Survey of Historic Sites and Buildings
Archeological study suggests that a Spanish missionthought to be San Francisco de Oconeewas founded at this site around 1650. About 1633, intensive Spanish mission activity began among the Indians of present northwest Florida. By 1702, when Spanish influence was at its height, the Spanish had established 14 missions in Apalachee Province, but 2 years later destroyed or abandoned all of them because of English and Creek raids. Excavation has uncovered remains of two buildings, constructed by the wattle and daub technique, which had floors of packed red clay. Items of Spanish origin were quite common, including sherds of majolica and tinaja, pistol flintlocks, a spur rowel, beads, hinges, locks, an anvil, axes, and hoes, as well as fragments of Chinese porcelain. The site is now in farmland.
San Marcos de Apalache was of great importance in the mid-17th century, when Spain occupied the Province of Apalachee, centered in the Florida Panhandle. Apalachee's fertile soil provided grain, sorely needed at St. Augustine, and the Wakulla-St. Marks River junction was the logical shipping point. A flimsy, wooden fortification built in 1660 at the site by the Spanish was captured in 1682 by a raiding party of French, English, and Indians. Repossessed by the Spanish, who built a stronger wooden fort, the site became the nucleus of a sizable settlement, but the Spanish abandoned it after Col. James Moore of South Carolina raided Apalachee in 1704.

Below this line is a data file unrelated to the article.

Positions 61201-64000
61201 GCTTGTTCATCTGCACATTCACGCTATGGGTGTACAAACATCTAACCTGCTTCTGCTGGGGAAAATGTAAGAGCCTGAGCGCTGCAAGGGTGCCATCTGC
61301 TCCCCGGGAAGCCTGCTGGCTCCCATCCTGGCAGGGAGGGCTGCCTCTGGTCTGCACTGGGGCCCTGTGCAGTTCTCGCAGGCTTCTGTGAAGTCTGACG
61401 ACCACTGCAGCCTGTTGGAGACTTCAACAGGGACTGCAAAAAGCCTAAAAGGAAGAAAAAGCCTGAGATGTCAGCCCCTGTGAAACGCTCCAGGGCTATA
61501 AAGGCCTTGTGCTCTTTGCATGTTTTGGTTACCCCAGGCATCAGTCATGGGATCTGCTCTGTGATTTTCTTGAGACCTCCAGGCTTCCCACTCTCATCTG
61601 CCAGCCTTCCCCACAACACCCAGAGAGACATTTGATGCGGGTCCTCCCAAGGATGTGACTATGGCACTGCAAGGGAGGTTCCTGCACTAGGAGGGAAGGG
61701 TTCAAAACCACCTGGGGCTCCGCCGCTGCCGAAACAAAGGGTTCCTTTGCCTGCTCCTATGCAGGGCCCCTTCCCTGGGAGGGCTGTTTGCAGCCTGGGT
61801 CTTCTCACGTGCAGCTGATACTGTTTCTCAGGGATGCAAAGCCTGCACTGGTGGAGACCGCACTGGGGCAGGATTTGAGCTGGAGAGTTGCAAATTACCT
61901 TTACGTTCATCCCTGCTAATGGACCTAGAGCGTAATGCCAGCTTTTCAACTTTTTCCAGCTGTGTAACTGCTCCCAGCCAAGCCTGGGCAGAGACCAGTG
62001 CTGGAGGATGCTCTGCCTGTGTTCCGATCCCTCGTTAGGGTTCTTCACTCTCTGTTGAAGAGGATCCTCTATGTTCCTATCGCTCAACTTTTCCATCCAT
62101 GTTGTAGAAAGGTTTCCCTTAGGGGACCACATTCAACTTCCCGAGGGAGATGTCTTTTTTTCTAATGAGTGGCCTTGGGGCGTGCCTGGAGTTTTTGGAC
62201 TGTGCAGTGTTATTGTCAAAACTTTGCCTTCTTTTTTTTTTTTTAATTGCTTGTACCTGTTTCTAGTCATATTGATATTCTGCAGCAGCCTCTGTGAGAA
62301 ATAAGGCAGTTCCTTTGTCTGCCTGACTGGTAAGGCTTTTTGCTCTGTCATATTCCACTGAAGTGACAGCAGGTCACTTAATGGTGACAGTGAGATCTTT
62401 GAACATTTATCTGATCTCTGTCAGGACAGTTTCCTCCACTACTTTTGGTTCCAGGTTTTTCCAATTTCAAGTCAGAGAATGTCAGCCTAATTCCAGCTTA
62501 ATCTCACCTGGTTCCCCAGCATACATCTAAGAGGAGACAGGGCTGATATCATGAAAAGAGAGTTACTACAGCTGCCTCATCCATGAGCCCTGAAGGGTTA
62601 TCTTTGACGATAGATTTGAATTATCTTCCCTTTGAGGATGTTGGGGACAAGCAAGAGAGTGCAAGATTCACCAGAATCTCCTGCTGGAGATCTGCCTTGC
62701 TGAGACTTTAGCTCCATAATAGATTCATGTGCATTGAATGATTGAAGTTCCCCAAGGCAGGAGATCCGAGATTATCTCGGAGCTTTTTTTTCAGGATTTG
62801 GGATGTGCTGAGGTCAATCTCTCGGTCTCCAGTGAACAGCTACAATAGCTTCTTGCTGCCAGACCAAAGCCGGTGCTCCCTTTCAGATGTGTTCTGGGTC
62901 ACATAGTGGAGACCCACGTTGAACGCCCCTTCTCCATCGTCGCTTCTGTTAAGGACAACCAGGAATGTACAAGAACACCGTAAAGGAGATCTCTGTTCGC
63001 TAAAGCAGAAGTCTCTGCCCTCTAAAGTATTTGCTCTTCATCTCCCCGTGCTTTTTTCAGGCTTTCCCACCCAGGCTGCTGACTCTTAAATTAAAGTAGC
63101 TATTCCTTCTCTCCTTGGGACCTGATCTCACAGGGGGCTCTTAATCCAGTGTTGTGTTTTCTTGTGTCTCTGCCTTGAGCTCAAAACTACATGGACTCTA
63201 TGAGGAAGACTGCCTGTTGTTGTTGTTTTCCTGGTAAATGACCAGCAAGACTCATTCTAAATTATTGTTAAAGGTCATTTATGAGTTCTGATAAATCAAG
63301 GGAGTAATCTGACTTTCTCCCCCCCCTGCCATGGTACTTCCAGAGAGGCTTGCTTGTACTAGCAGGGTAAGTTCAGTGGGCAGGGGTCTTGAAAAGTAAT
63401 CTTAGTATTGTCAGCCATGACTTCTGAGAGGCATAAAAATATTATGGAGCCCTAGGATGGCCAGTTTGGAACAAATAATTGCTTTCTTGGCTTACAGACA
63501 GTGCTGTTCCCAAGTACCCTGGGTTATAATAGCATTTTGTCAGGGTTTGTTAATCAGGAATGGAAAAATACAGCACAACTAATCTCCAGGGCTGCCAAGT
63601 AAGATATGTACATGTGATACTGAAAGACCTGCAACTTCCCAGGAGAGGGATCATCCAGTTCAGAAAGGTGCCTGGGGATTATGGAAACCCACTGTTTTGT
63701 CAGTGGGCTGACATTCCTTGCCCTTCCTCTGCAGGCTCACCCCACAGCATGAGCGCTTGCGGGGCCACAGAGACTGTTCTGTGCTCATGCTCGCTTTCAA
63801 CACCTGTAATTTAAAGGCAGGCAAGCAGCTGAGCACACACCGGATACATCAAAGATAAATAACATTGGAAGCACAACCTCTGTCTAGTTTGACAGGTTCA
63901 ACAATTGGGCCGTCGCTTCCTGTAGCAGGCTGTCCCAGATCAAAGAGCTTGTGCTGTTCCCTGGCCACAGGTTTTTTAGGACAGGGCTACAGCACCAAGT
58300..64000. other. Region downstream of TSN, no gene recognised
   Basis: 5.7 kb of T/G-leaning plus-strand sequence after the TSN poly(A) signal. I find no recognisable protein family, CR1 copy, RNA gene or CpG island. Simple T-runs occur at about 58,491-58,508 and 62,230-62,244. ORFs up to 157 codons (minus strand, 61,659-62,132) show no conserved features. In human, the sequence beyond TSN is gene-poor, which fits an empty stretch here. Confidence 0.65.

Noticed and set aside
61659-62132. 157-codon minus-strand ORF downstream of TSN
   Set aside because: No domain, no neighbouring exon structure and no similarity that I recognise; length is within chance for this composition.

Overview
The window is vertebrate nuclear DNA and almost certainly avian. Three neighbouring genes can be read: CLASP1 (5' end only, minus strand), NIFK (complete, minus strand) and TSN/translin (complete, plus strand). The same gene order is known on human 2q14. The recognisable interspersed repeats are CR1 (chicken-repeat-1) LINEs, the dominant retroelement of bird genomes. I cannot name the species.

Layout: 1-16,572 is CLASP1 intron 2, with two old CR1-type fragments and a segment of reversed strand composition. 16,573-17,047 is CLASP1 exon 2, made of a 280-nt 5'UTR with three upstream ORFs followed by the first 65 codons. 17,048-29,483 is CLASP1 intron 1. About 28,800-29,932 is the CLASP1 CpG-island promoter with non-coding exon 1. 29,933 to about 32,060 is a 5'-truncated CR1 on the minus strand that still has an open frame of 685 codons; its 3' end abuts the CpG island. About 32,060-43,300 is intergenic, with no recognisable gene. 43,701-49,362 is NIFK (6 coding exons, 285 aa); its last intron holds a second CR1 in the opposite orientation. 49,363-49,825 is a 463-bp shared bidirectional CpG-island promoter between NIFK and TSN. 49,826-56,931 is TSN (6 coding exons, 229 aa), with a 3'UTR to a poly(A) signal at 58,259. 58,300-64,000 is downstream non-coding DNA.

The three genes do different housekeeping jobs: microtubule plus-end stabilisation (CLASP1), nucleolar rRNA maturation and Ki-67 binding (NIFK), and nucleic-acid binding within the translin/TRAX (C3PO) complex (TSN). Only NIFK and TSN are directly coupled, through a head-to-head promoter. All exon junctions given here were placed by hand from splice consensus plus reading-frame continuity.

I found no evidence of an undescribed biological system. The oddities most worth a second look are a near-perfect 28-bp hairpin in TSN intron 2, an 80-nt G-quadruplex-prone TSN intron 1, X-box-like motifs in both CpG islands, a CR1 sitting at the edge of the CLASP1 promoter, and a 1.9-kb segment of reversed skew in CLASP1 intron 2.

In 1718, Capt. José Primo de Rivera arrived with a new force and rebuilt a third wooden fort on the site. A few years later, the Spaniards began to construct a stone fort, but it had not been completed when England acquired Florida in 1763, holding it until 1783. The British firm of Panton, Leslie & Co. established a trading center at the site and remained after the Spanish reoccupation, in 1787. San Marcos, as a result, became a thriving center of Indian trade. Gen. Andrew Jackson captured it in 1818 during the Seminole campaign and executed two British traders near the fort, one of the episodes that brought United States-Spanish relations to a crisis and influenced the Spanish to sign the Adams-Onis Treaty, by which the United States acquired Florida.
During the Civil War, the Confederates superimposed entrenchments and fortifications upon the ruins of the earlier Spanish forts. The tract, in State ownership, is heavily wooded, and only a portion of the stonework from the late Spanish fort stands above ground. The fort site is open to the public. A museum houses artifacts found in the area and exhibits prepared by the Florida State Museum.
[When this volume was in an advanced stage of publication, the Advisory Board declared Fort San Marcos de Apalache to be eligible for the Registry of National Historic Landmarks]
NHL Designation: 11/13/66
Last Updated: 22-Mar-2005